Tags: 2020 Elections | Donald Trump | Religion | Supreme Court | feinstein | ginsburg | graham

President Trump: The Supreme Court Needs Judge Amy Coney Barrett

us senator lindsey graham republican of south carolina

U.S. Sen. Lindsey Graham, R-S.C. has reportedly released a letter, one not supportive of the two-tiered system for judicial confirmations. Here, the senator is seen during a Senate Appropriations Subcommittee hearing on Capitol Hill - Sept. 16th, 2020. (Photo by Anna Moneymaker/Pool/AFP via Getty Images) 

By Wednesday, 23 September 2020 10:35 AM Current | Bio | Archive

President Trump won’t announce his pick for a Supreme Court nominee to replace the late Justice Ruth Bader Ginsburg until Saturday. Yet the press and congressional Democrats are already subjecting at least one of the women on his short list to hit jobs.

Think of it as a preview of coming attractions of future Senate confirmation hearings.

Judge Amy Coney Barrett is one of the most anticipated and frequently-mentioned possibilities. She’s a former Notre Dame law professor who currently sits on the Seventh federal Circuit Court of Appeals.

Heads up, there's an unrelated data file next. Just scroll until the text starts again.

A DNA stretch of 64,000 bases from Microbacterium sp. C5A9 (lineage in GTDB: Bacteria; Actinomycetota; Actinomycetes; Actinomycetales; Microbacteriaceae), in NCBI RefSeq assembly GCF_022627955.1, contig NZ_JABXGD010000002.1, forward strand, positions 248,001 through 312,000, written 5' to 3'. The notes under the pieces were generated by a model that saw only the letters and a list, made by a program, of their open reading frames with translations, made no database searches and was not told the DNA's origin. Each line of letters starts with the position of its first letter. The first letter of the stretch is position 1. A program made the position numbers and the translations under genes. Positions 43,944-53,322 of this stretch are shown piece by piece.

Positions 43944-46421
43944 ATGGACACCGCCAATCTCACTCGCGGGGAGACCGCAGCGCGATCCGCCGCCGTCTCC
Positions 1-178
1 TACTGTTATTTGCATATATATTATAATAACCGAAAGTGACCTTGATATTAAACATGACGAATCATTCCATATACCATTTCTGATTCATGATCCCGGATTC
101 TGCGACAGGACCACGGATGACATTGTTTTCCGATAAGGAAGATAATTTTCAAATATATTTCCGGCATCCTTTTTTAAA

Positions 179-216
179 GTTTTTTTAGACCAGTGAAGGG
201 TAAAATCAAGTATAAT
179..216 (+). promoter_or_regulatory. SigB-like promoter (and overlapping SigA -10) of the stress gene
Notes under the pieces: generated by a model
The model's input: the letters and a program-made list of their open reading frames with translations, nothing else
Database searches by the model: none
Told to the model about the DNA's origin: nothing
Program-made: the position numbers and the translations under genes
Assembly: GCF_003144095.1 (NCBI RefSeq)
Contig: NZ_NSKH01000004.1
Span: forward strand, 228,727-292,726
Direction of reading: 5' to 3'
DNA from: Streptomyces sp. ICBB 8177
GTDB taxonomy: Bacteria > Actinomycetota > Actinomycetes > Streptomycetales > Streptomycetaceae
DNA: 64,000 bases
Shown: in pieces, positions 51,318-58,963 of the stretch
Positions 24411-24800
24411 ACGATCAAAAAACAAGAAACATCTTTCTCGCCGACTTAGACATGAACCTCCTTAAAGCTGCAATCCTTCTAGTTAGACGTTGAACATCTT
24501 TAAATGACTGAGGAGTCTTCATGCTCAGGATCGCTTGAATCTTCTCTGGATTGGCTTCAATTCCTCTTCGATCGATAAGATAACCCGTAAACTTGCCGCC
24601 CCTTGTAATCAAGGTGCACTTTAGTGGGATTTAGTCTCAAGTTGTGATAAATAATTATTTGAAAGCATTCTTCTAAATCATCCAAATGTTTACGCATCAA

What Democrats and the media find most objectionable is her faith.

Barrett is a devout practicing Roman Catholic and member of a group of charismatic Christians called People of Praise.

Barrett was introduced to how vicious Washington, D.C. politics can be when Senate Democrats attacked her faith during her 2017 confirmation hearings.

Ranking Judiciary Committee member Sen. Dianne Feinstein, D-Calif., brusquely told her, "The dogma lives loudly within you, and that's of concern."

If Barrett was taken aback, she didn’t let on. She responded, "If you're asking whether I take my Catholic faith seriously, I do, though I would stress that my personal church affiliation or my religious belief would not bear on the discharge of my duties as a judge."

Barrett is also criticized for her devotion to family.

She and her husband are raising seven children — five of their own and two they adopted from Haiti. Because of her two devotions to faith and family, Newsweek ran a hit piece on her headlined, "How Amy Coney Barrett's People of Praise group inspired 'The Handmaid's Tale.'"

Hulu's "The Handmaid’s Tale" is a dark futuristic TV series about a subjugated woman forced to live as a courtesan under a fundamentalist theocratic dictatorship.

Newsweek was later called out on the comparison, and the publication quickly added a "correction" at the end, but kept its original headline up on Twitter.

That prompted National Republican Senatorial Committee senior advisor Matt Whitlock to observe, "Your correction refutes the ENTIRE article how have you not just retracted the entire thing?"

Referring to the Newsweek story, Daily Wire editor emeritus Ben Shapiro tweeted, "This piece is why, on a political level, Trump should nominate Coney Barrett. The mind-loss Democrats will assuredly manifest against a brilliant and charming Catholic mother of seven will be good for Republicans."